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The authors conducted a questionnaire survey to evaluate the impact of the COVID-19 pandemic in patients using dental prostheses. A total of 129 randomly selected participants were divided into four groups according to their type of prosthesis (complete dentures, implant-retained removable dentures, tooth-supported fixed partial dentures, and implant-supported fixed partial dentures). The participants completed a telephone interview answering the Oral Health Impact Profile (OHIP-14) questionnaire, exploring seven oral health impact dimensions of functional limitations, physical pain, psychological discomfort, physical disability, psychological disability, social disability, and handicap. The participants also shared their concerns regarding prosthetic hygiene during the COVID-19 pandemic. Although the OHIP-14 total scores did not vary significantly among the groups, the implant-retained removable denture group had significantly poorer oral health–related quality of life (OHRQoL) in terms of functional limitations when compared with the tooth-supported fixed partial denture and implant-supported fixed partial denture groups. Interestingly, there was a statistically significant association between OHRQoL and the frequency of tooth or denture cleaning (one time/day vs more than one time/day) during the COVID-19 pandemic.
The authors concluded that postponement of routine maintenance appointments could have led to poor functional limitations in patients with implant-retained removable dentures. They recommend that clinicians educate patients with prostheses on evidence-based prosthetic care during the pandemic.
The COVID-19 pandemic impacted every area of our lives, including delaying urgent dental care. However, studies evaluating how patients using dental prostheses have been affected by the pandemic are lacking.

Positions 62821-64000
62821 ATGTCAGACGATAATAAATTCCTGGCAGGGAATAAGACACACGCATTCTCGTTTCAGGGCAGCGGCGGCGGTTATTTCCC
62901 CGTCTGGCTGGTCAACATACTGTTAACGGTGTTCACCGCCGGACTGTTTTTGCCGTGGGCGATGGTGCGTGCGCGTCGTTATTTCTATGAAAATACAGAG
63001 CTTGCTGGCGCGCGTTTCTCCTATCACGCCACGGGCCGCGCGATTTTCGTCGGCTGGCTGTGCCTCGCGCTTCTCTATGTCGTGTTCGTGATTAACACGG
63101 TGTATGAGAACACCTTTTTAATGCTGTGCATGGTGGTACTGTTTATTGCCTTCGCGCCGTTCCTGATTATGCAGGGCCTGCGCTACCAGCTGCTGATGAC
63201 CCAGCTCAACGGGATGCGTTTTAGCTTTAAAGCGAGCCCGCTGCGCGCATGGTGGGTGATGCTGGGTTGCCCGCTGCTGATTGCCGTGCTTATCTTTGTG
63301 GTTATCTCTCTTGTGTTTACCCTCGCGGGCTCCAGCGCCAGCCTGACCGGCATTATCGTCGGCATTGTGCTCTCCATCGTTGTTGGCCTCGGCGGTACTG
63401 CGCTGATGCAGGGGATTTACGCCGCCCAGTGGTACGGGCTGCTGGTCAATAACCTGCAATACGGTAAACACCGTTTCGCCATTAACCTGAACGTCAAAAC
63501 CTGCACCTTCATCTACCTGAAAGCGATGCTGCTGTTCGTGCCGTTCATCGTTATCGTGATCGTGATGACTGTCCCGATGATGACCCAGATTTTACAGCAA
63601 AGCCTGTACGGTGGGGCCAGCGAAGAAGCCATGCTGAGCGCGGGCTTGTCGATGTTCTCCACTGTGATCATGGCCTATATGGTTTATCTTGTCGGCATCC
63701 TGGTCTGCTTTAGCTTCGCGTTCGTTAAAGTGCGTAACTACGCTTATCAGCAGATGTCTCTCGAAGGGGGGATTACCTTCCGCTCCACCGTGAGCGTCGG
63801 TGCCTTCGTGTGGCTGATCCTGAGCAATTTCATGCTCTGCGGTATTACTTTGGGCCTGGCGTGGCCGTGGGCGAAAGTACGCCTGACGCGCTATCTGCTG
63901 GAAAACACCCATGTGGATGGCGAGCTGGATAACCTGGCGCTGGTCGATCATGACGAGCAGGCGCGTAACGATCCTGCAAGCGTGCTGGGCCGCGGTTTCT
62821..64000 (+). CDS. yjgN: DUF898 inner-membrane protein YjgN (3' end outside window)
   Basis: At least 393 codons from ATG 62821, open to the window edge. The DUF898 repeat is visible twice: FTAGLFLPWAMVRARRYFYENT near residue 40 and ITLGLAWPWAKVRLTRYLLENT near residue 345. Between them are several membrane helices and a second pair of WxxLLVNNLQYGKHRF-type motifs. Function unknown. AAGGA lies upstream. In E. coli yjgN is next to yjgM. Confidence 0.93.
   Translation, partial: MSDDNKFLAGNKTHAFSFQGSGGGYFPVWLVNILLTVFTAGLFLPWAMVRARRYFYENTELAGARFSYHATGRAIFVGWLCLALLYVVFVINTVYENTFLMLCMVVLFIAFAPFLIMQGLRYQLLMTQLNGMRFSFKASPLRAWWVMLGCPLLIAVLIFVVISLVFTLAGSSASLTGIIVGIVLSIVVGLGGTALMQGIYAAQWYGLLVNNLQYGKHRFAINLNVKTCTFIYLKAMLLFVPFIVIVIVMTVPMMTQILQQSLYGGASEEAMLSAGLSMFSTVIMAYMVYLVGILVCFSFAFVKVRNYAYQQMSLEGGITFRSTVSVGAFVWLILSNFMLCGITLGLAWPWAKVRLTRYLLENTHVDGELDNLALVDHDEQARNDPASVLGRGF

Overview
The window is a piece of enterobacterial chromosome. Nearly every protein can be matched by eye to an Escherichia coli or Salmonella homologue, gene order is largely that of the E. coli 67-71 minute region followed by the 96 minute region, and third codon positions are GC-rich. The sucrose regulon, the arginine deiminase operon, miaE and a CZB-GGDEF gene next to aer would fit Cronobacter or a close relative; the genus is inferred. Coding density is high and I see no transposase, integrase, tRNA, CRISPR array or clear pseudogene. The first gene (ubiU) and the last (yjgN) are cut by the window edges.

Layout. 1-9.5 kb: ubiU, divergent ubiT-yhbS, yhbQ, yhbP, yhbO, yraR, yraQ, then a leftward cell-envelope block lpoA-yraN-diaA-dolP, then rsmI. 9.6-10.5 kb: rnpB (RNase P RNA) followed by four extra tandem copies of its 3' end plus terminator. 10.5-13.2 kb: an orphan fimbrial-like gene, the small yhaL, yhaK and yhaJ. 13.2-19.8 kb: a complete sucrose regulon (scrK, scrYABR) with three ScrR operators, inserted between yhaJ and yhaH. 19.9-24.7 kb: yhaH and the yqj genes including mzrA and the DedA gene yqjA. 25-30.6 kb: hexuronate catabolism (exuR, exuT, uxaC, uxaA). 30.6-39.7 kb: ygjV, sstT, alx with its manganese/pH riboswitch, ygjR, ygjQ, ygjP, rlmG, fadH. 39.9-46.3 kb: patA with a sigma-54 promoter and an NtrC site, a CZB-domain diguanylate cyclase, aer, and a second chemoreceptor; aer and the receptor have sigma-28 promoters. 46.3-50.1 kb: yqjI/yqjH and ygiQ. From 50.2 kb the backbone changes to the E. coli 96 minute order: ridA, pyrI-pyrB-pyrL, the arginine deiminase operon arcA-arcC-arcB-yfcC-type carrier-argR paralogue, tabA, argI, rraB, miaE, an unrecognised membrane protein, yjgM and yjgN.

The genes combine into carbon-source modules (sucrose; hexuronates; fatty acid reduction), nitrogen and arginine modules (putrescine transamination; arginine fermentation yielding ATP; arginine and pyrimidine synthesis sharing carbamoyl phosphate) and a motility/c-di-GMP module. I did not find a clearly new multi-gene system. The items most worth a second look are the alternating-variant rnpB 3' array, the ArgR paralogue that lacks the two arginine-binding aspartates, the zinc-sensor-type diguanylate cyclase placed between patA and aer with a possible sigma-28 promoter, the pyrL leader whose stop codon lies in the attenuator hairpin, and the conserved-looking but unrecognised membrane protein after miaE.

The purpose of this study was to investigate how patients using different types of dental prostheses were being affected by the COVID-19 pandemic.
MATERIAL AND METHODS
A total of 129 randomly selected individuals from among those who had been examined in the same clinic before the COVID-19 outbreak were included in the study. The study participants were divided into 4 groups according to their type of prosthesis: complete dentures, implant-retained removable dentures, tooth-supported fixed partial dentures, and implant-supported fixed partial dentures. The Oral Health Impact Profile (OHIP-14) questionnaire was implemented by telephone interviews with the study participants, who were also asked about their concerns and steps made regarding prosthetic hygiene during the COVID-19 pandemic. Data were evaluated by the Kruskal-Wallis and post hoc Dunn tests, and multivariate logistic regression analysis with forward selection was carried out to identify predictors of the oral health-related quality of life (OHRQoL) status (α=.05).
OHIP-14 total scores did not vary significantly among the groups (P>.05). When the domain scores of OHIP-14 were considered separately, the analysis revealed that the implant-retained removable denture group had significantly poorer functional limitations when compared with the tooth-supported fixed partial denture (P=.005) and implant-supported fixed partial denture (P=.031) groups. The results of the multivariate logistic regression analysis indicated a statistically significant association between OHRQoL during the COVID-19 pandemic and the frequency of tooth or denture cleaning (1 time a day versus less than 1 time a day: P=.011; 2-3 times a day versus less than 1 time a day: P=.032).
All prosthesis users exhibited increased interest in dental hygiene and an increase in the frequency of prosthesis cleaning during the pandemic. Furthermore, the study determined that the frequency of tooth or denture cleaning was associated with significantly improved OHRQoL during the time of the COVID-19 pandemic. Among the denture groups, those treated with implant-retained removable dentures had the poorest functional limitation in terms of OHRQoL, which can be linked to postponement of routine maintenance appointments. Therefore, providing all patients with scientifically sound information on prosthetic care during a pandemic would be highly beneficial.